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International Journal of Modern Anthropology

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Compatibility of endogenous conflict resolution practices with African democracies

Obediah Dodo, Mitchel Chakeredza

Abstract


Endogenous Conflict resolution system as a practice within African societies is fast losing relevance and popularity despite the important roles that it has served since time immemorial. This approach to conflict resolution was largely nurtured by cultural and religious systems so much so that whatever conflict it addressed, the outcome would be culturally sustainable to parties involved. With the advent of modernity and contemporary governance systems, the olden practice is gradually being pushed to the periphery and losing relevance. The discussion is guided by the conceptual framework of perenialism, essentialism and experientalism, which all focus on sustainability of the practice according to a particular paradigm. The study was partly extracted from a longitudinal research on endogenous conflict resolution practices and complimented by a review of archival material. The study notes that while endogenous conflict resolution practices were handy, cultural and sustainable, the coming of new and modern approaches has rendered them irrelevant. Some of the endogenous principles are in modern democracies undermined as archaic, despotic and repressive. However, it has been realised that there continues to be systematic mergers of the old and new resolution approaches taking on board present day relevant and acceptable practices.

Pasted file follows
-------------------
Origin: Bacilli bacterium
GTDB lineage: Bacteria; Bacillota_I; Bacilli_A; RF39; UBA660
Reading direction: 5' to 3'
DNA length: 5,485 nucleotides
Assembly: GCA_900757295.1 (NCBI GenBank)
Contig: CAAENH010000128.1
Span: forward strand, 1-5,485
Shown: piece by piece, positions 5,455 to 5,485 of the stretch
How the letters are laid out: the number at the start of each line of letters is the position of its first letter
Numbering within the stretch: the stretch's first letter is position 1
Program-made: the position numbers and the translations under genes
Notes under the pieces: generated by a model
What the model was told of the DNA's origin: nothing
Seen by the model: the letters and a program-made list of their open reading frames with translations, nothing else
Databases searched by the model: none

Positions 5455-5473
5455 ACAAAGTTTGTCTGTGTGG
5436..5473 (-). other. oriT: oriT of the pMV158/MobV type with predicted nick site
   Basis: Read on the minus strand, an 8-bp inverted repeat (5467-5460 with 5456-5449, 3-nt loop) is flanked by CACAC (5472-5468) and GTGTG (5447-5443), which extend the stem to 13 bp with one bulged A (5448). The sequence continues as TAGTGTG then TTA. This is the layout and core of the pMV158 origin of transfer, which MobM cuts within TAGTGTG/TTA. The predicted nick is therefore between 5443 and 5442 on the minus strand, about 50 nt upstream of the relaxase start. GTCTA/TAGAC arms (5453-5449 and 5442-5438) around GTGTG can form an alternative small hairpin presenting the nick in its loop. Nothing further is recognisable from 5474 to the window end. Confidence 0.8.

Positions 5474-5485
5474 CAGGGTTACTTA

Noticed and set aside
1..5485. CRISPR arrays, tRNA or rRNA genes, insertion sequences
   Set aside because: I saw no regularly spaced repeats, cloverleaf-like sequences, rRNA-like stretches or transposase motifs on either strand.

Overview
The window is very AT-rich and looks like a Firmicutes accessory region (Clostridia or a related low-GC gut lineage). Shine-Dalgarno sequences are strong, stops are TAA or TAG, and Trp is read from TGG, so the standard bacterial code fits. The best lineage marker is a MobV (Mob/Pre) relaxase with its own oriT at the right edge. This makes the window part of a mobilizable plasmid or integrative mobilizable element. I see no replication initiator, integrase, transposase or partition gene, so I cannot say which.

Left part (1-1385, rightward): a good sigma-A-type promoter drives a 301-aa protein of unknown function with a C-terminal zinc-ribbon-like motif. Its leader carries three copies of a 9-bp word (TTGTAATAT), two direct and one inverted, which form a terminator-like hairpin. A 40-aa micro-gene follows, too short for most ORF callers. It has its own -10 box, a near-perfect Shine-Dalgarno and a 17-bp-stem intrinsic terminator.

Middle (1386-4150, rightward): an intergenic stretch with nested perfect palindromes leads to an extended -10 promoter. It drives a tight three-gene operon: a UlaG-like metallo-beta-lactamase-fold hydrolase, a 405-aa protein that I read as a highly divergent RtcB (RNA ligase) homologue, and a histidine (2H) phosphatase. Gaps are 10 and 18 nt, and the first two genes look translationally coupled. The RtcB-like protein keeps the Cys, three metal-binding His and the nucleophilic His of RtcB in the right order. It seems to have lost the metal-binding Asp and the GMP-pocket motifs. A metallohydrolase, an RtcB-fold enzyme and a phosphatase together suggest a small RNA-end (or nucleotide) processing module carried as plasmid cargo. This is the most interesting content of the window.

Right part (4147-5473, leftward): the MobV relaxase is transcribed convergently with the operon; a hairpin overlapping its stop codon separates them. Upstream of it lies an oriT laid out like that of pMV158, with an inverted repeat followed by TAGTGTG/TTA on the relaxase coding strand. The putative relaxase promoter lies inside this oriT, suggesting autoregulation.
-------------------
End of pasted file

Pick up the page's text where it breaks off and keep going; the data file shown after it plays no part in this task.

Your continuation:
Keywords: Endogenous, conflict resolution, democracy, governance, conflict




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